Will the much-anticipated productivity suite, expected to be revealed Thursday, be a hit with customers? Watch these five factors.
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Microsoft CEO Satya Nadella on Thursday will deliver his first press presentation since taking the company reins. Officially, Microsoft has said only that the event will be "related to the intersection of cloud and mobile," but a variety of sources have claimed, citing anonymous insiders, that a native version of Office for iPads will finally debut.
By finally opening the world's most popular productivity suite to the world's most popular tablet, Microsoft likely stands to make billions. But given the company's size, resources, and industry stature, huge Office revenue streams are par for the course. Microsoft's greatest challenge isn't making money, but rather positioning Office to be as dominant in today's consumerized mobile landscape as it was during the PC's heyday.
What does Microsoft need to bring to the tablet to make Office for iPad a smash? Assuming the much-anticipated productivity suite appears this Thursday as expected, here are five things to watch.
1. Will Office for iPad be more than an oversized version of Office Mobile?
At least one report claims Office for iPads will resemble Office Mobile, which comes pre-installed on Windows Phone devices but requires an Office 365 subscription for full access on iPhones and Android handsets. The iPad is a superlative consumption device that can also handle light content creation, which puts pressure on Microsoft to find the right blend between Office's historical feature richness and iOS's intuitive, simple user experience. Office Mobile certainly hasn't hurt Office 365 sign-ups, which continue to grow among both businesses and consumers. But the lightweight mobile apps haven't driven growth so much as enhanced the larger Office 365 package, making it unclear whether Office for iPads will be a disruptive force, or merely an extension of ongoing momentum.
2. Will Office for iPad be available without an Office 365 subscription?
Earlier this month, Microsoft announced Office 365 Personal, an individual-oriented package that will provide full Office access on one PC and one tablet for $6.99 per month or $69.99 annually. Many perceived the upcoming subscription service as evidence that a native version of Office for iPads was imminent. As part of Office 365, Office for iPads will generate billions from corporate uptake alone; iPads are ubiquitous in the enterprise and many businesses are already embracing to Office 365, so Office for iPads can only sweeten what has already proved a tempting offer. But consumers have arguably driven iPad popularity more than businesses, and it's not clear how many average tablet users will sign up for individual Office 365 accounts. Will Microsoft also offer standalone versions of iPad Office apps? Will the apps include limited functionality, such as document review, for free? Given that Microsoft feels Office must become more social and collaborative, could standalone apps provide enough value, or will users need the cloud to enjoy the biggest benefits?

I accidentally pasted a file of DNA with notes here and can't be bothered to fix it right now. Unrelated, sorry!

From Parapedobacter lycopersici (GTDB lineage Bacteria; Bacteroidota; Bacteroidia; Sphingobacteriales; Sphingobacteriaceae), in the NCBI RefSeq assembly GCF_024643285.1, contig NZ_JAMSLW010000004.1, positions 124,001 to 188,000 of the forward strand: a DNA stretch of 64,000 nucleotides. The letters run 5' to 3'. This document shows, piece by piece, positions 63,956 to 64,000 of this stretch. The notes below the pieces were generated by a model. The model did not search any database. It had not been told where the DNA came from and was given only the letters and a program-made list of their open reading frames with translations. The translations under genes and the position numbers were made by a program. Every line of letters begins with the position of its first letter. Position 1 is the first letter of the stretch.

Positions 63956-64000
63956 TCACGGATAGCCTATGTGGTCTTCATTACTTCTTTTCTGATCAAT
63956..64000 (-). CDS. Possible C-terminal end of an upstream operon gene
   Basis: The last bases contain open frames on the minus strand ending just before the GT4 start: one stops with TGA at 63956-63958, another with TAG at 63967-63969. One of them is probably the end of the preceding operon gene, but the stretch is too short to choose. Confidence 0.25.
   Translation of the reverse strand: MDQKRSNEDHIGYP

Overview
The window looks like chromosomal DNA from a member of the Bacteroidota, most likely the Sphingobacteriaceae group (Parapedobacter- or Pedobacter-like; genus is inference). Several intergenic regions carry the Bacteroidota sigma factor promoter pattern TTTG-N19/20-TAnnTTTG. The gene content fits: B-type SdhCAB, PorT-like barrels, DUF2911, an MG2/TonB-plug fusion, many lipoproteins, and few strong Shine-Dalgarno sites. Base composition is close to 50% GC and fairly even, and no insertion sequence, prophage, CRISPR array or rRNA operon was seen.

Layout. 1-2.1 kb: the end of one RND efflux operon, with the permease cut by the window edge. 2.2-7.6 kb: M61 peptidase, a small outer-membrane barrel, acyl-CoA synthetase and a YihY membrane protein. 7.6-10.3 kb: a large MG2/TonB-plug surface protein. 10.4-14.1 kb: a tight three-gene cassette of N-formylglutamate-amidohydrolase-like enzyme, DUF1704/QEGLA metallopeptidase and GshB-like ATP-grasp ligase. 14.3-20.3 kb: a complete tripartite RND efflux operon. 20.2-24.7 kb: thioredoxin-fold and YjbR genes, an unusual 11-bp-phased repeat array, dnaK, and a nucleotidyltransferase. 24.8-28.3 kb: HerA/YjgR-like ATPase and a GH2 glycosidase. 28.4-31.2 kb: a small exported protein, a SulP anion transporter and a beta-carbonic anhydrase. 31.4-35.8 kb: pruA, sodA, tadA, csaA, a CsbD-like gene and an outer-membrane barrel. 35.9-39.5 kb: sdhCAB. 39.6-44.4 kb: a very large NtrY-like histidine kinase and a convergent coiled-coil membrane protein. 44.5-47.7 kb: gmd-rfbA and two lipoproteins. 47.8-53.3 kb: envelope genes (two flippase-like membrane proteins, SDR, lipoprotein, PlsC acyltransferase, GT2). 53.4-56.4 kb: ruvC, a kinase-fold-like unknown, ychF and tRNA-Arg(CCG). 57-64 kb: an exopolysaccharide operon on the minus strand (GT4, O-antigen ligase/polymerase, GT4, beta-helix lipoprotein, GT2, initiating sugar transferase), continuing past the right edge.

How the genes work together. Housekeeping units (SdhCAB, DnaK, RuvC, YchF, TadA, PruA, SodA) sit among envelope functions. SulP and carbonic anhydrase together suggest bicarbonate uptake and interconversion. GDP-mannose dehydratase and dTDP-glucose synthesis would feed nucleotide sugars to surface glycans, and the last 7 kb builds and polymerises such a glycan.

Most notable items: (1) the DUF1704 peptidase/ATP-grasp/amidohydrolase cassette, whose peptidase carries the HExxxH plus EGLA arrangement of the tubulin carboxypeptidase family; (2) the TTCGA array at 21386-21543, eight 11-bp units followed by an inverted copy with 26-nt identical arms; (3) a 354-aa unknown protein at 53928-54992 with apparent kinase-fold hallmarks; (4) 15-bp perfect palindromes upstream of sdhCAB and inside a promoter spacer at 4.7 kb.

Will Office for iPads be more than a larger version of Office Mobile?
3. Is it too late?
There are ostensibly two reasons Microsoft has taken this long to release Office for iPads: it's likely taken a lot of time and effort to translate the applications to a touch-first interface; and by limiting native Office access to Windows tablets, Microsoft hoped to secure an advantage over its mobile rivals.
But as Microsoft has dragged its feet, tablet users have grown accustomed to a variety of free alternatives. Given that tablet productivity is unlikely to fully replace mouse-and-keyboard productivity in the first place, it's unclear
Michael Endler joined InformationWeek as an associate editor in 2012. He previously worked in talent representation in the entertainment industry, as a freelance copywriter and photojournalist, and as a teacher. Michael earned a BA in English from Stanford University in 2005 ... View Full Bio
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